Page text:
The Federal Highway Administration (FHWA) has distributed to states about $4.8 billion in uncommitted fiscal year 2020 highway aid, which state departments of transportation (DOTs) will use to build road and bridge projects.

[View FHWA announcement and state-by-state allocations here.]

The funds are part of FHWA’s latest annual August redistribution, announced Aug. 28, which in effect provides states with “bonus” money to supplement their regular core federal highway allocations.

“It's essentially kind of another bite at the apple,” says Susan Howard, American Association of State Highway and Transportation Officials (AASHTO) program director for transportation finance.

The catch is that state DOTs must obligate these funds to specific projects by Sept. 30.

States usually spend all of their annual core highway funding allotments, which are distributed by formula.

The redistributed total is the difference between the amount of obligation authority that FHWA had estimated early this year it would spend on certain national highway programs and a mid-summer re-estimate of how much it actually would commit by Sept. 30.

Most of this year's $4.8 billion is unused Transportation Infrastructure Finance and Innovation Act funds and Infrastructure for Rebuilding America grants, according to AASHTO.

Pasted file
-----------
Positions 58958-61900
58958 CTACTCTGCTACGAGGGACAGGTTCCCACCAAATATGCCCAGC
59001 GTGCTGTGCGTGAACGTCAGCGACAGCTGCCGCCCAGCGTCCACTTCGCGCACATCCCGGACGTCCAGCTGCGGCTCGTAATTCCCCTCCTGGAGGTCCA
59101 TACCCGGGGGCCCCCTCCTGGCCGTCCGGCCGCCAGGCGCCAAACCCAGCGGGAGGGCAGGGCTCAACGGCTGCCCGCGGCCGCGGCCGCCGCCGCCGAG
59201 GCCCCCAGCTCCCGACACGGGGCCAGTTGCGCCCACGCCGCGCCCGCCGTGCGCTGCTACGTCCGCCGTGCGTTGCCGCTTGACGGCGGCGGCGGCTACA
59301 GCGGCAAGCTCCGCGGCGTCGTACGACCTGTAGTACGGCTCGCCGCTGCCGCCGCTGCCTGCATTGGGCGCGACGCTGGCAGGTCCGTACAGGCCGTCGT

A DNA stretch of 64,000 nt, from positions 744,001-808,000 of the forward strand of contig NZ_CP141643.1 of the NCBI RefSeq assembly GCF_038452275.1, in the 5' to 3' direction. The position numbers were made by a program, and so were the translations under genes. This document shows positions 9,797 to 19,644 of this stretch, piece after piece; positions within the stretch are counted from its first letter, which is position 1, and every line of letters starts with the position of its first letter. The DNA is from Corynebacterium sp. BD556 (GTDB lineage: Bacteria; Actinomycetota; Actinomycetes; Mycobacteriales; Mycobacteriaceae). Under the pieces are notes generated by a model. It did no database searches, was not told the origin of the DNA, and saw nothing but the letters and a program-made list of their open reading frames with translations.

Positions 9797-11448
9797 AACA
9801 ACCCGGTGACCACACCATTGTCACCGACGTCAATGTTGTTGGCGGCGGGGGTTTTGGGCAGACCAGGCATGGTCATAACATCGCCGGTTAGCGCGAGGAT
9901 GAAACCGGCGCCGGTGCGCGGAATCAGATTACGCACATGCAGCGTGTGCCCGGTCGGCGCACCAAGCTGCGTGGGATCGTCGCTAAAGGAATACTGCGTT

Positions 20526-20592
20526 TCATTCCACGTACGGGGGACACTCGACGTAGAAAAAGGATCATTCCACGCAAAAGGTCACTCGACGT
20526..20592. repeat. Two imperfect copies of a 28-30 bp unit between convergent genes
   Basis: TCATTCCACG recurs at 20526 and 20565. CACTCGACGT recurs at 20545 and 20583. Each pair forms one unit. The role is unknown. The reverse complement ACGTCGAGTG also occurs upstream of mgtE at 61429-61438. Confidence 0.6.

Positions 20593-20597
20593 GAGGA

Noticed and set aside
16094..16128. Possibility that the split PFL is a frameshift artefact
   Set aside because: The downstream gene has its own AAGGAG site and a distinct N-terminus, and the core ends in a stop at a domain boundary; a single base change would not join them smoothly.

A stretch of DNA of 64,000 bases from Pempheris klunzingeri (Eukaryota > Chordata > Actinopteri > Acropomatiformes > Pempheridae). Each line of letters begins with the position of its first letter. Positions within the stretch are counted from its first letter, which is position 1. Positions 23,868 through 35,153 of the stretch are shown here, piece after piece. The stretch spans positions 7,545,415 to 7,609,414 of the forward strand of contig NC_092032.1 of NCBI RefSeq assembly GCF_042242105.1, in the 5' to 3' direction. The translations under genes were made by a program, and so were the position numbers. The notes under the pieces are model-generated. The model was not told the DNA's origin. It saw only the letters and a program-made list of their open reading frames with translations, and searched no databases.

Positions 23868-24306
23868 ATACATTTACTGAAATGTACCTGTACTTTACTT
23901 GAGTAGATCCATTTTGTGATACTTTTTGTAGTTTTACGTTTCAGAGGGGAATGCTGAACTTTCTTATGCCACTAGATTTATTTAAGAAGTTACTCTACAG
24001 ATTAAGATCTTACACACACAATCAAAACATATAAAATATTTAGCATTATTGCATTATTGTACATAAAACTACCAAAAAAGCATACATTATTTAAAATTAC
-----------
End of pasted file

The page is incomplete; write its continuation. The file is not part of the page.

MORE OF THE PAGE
This year’s $4.8-billion redistribution is “an all-time high,” Howard says. Last year’s total was slightly less than $4 billion. The 2018 figure, the previous recent peak, was $4.2 billion.

[View 9/6/2019 ENR story on last year's redistribution here.]

Demand for the reallocated highway funds was strong again this year: states requested $7.2 billion, much more than the $4.8 billion available.

Each state, plus the District of Columbia, will share in the funding.

Top 5 states

The top recipient is California, with $493.7 million. Texas ranks second, with $470 million, followed by New York, with $280.5 million.

Florida, with $226.9 million, is fourth; Pennsylvania ranks fifth, with $210.3 million.

Howard says that the use of the August funds varies from state to state.

She adds, “But for a core group of states, they really depend upon the availability of August redistribution and they essentially plan for it.”

Matching shares

To put the August federal funds to work on projects, states still must come up with a matching share, typically 20% of total project costs.

Because of the coronavirus pandemic, state DOTs have been hit this year with a downturn in receipts from gasoline and diesel fuel as well as other transportation-related taxes and fees.

But Howard says AASHTO hasn’t seen much of a coronavirus-related financial impact on states seeking and using this August’s redistribution.

She says, “Before even the pandemic was on our horizon, folks had been planning for the availability of August redistribution and had kind of set aside that match.”